US Department of Energy’s lab captures rare earth elements in brine

June 26, 2022

A portable and economic process for quickly extracting rare earth elements (REEs) and lithium from natural brines and produced water from oil & gas extraction has been developed by the US Department of Energy’s National Energy Technology Laboratory (NETL), and is said to be attracting commercial attention from industry.

Produced water results when oil or gas is extracted from rocks that contain water. It also results from hydraulic fracturing when fracturing fluid returns to the surface. Produced water is a byproduct of most oil and gas extraction and can also be a source for REEs.

The patented NETL invention is currently being evaluated by One World Lithium Inc for use on naturally occurring brines with the exception of sea water and geothermal brines, through a non-exclusive research and evaluation license. Other invention applications with licensing opportunities include brines produced as a co-product, by-product, or waste stream from industrial practices or energy production/development such as geothermal power plants, oil & gas production, carbon sequestration, enhanced oil recovery, and coal bed methane recovery; and brines produced in association with abandoned mine land.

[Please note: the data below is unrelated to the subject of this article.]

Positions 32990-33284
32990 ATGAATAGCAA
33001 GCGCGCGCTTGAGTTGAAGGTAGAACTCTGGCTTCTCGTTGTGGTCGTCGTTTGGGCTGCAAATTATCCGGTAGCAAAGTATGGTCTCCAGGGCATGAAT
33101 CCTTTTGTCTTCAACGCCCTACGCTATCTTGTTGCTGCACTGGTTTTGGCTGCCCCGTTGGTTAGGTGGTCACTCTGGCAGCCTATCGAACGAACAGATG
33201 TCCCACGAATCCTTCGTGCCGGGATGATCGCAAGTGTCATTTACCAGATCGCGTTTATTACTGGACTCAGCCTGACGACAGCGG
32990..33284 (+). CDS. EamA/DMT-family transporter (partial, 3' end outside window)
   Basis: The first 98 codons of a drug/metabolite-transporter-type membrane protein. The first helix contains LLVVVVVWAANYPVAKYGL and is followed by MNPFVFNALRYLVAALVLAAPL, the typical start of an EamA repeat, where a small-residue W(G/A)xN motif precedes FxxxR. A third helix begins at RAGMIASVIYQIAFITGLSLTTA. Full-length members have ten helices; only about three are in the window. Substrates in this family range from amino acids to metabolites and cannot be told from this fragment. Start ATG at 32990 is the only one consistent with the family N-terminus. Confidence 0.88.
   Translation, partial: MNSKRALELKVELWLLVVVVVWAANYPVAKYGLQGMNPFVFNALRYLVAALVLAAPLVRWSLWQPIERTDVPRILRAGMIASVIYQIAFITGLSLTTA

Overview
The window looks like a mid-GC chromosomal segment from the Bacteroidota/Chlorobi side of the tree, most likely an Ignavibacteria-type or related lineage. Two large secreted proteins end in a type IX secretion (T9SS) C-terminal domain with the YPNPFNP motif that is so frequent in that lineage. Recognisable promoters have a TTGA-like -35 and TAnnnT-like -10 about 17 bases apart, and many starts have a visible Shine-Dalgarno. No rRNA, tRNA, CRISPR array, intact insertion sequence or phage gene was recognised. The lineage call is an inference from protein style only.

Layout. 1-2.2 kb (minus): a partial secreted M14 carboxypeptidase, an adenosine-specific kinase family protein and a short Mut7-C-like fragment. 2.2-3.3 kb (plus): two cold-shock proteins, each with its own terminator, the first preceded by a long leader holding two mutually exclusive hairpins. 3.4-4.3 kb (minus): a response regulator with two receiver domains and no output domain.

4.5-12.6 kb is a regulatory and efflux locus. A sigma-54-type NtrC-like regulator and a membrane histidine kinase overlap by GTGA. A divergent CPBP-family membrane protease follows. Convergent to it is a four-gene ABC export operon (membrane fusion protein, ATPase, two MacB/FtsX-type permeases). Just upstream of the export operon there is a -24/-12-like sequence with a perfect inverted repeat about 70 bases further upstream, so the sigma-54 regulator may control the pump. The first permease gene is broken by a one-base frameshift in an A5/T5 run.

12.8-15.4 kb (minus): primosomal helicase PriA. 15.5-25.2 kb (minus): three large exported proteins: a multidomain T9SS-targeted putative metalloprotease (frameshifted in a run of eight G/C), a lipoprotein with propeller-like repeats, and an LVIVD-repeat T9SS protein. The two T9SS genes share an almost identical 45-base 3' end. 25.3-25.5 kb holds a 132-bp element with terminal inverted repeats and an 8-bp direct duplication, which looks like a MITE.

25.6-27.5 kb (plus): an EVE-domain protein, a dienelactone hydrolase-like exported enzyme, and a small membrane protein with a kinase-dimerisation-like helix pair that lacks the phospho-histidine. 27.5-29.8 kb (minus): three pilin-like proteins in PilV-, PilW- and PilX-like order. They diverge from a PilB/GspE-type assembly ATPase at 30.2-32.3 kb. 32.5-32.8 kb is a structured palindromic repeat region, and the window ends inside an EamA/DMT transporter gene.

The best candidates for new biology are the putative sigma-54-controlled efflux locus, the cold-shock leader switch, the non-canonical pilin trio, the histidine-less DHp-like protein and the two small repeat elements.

The NETL technology uses a CO2 injection technique to produce rare earth elements and lithium carbonate directly in brine. This may be leveraged in such a way that the mineralisation of brine could occur almost instantly, even in ambient conditions, allowing the possible recovery of critical materials from brines with little environmental impact.

“The CO2 used in the process is readily available in the air,” stated Anna Nakano, NETL co-inventor. “It can also be sourced from industrial waste streams. Because it is portable enough to facilitate full operation at the source of brine, it eliminates the hundreds of millions of dollars for capital investment that would otherwise be required in current processes.”

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